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Silence of the Sleep

Silence of the Sleep takes players into the burdensome life of Jacob Reeves, a man who can no longer live with his actions. To end it all, he climbs the nearest cliff, and jumps, wishing to forget it all… But in the end, after all the darkness succumbs him, he opens his eyes, not to find death, but something worse...

Developed and published in 2014 by Jesse Makkonen, a one-man studio, Silence of the Sleep is a psychological horror adventure, with visceral puzzles and twisted outcomes. If triple A games avoid horror, indie developers embrace it, and in this case, with the right efforts in mind.

Jacob wakes up in a strange place, with total loss of his memory and no recollection of any of his life events, he wanders in what seems to be a hotel, among closed doors and empty corridors. After randomly roaming this grim location, he finds a bar, where he meets one of many characters to come, the bartender. This mysterious character serves as a purpose till the end of this nightmare-is journey, as well as any other NPC. Jacob must walk through darkness itself to unveil the biggest mystery of his life, but many dangers await him, in which some will scare him, and others will try to destroy him. Can Jacob reach the truth behind walls that bleed? Dreams that haunt him, or is this purely a dream, portraying the most terrifying scenarios hidden in his subconscious?

Silence of the Sleep plays out almost like a Point & Click game, if not by its immersive controls and functionalities. Player control Jacob, the main protagonist in a 2D perspective, choosing left or right using A and D. E is the key for Action, and sprint with Shift. Controller support would suit this game perfectly, since it tries to deliver an honest emotional horror experience, and less a pragmatic one. This affects player movement, avoiding a fluid behavior and a more slower and realistic one.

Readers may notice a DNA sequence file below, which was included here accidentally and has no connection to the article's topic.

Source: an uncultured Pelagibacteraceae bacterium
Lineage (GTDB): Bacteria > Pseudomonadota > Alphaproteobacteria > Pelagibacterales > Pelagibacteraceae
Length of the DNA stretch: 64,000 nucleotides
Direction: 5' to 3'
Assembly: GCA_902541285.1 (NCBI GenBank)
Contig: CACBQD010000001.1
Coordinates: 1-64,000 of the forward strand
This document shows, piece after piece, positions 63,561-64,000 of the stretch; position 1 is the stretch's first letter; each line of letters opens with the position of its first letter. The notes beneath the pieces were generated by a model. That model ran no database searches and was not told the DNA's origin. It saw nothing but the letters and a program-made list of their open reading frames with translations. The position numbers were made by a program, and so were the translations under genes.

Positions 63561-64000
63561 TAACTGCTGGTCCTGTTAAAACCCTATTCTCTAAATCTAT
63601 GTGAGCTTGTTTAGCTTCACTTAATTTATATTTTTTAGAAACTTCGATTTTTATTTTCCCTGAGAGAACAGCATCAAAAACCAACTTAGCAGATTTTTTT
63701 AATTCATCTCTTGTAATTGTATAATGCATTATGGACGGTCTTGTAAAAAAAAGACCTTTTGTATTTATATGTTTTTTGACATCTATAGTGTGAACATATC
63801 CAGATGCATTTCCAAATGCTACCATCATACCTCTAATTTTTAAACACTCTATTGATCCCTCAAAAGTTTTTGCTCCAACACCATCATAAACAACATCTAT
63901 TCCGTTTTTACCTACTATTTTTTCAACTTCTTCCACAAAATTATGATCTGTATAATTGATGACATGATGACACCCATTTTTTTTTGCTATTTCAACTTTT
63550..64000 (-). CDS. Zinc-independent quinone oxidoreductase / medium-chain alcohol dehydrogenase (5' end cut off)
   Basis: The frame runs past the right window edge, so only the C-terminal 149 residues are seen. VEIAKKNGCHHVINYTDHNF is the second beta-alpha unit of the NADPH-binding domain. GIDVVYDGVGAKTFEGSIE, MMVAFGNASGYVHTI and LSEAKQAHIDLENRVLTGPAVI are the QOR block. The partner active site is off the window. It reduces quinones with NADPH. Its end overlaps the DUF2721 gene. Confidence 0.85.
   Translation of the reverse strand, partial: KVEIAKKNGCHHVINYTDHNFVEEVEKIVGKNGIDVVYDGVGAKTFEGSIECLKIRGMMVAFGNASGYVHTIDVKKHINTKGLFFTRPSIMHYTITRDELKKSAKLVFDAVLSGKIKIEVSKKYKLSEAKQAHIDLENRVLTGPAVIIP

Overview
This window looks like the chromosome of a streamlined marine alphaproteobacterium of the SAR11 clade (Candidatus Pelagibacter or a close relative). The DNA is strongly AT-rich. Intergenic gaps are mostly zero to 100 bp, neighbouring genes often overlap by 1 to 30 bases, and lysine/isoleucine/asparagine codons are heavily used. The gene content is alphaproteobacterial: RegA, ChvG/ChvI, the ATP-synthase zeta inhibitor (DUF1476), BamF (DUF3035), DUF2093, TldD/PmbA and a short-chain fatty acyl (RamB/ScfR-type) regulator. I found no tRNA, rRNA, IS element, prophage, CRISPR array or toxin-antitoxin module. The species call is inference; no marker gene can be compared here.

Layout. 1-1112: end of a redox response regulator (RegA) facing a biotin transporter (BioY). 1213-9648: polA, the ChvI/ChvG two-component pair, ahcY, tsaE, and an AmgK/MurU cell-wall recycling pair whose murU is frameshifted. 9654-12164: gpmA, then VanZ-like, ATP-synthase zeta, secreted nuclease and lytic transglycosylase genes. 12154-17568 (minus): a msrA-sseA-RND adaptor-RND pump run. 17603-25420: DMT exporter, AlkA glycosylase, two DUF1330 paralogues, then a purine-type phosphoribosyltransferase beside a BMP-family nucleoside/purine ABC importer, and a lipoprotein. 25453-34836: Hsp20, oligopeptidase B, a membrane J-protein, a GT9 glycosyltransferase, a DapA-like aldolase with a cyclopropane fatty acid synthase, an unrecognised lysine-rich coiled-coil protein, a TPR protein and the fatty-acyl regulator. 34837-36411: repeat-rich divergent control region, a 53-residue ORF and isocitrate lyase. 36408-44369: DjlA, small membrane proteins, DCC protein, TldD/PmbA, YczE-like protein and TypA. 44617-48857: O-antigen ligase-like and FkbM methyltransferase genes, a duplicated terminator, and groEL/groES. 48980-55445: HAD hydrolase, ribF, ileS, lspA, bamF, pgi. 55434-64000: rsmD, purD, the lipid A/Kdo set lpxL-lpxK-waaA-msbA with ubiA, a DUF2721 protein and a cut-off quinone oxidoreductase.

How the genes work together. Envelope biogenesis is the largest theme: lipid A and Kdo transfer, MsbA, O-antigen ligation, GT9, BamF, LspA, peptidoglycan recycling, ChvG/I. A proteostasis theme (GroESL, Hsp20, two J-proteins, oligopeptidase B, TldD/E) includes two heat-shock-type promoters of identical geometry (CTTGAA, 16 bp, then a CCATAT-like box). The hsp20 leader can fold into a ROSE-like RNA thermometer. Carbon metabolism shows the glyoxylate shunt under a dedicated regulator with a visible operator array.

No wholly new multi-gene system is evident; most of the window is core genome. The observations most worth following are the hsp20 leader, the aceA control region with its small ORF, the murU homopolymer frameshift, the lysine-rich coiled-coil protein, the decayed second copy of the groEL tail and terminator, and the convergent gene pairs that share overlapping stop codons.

Despite the game’s fantastic atmosphere, there are real dangers that can define a Game Over, and running away aren’t always the best option. Sometimes one must be prepared, and in those situations, the game uses the ability to peek or listen behind doors, or any sort of entrance, before advancing. Jacob will describe what he sees or hears, by choosing the Right Mouse Button. Left Mouse option is reserved for the flashlight, which is reasonably well implanted, and very much needed in those dark areas.

In his path across the different five chapters, Jacob will come across different areas, and in some, monsters lurk waiting to mutilate him. The shadow-like creatures move from point A to point B, always with the same routine. Players can avoid them by hiding behind specific boxes, and going in cover mode. Some covers won’t avoid monsters from reaching you, therefore a mini-game of holding your breath will take place, where the objective is to keep your mouse cursor inside a box that moves up and down.

Exploring the strange locations of Silence of the Sleep is one of the best things one can do while playing, and the monsters sure don’t make it an easy task. They can make your journey quite frustrating, even wishing they weren’t present. Surely players can hide in pipes, safe rooms, or simply running back. However, the completion of specific puzzles may require some major walking across the same areas, and even completing particular objectives between a monster presence. This clearly is deliberate to create thrilling moments and tension among players! The real frustration may come from the archaic controls, that would serve much better as a traditional Point & Click game, with more puzzles, and less monsters.

Now that puzzles were mentioned, I must say this game does them almost perfectly, over exaggerating in one in particular, where the player needs to create combinations from a master key, out of a bunch of possibilities, and while trying to confirm this possiblities, a monster will most likely devour Jacob after awhile. Every other puzzle was interesting, and they mostly result in finding objects, discover secret combinations and search every place meticulously! Other puzzles are present, but they represent small interactions, such as finding an object in a pool filled with blood, in which playing special attention to hall Jacob's senses may help.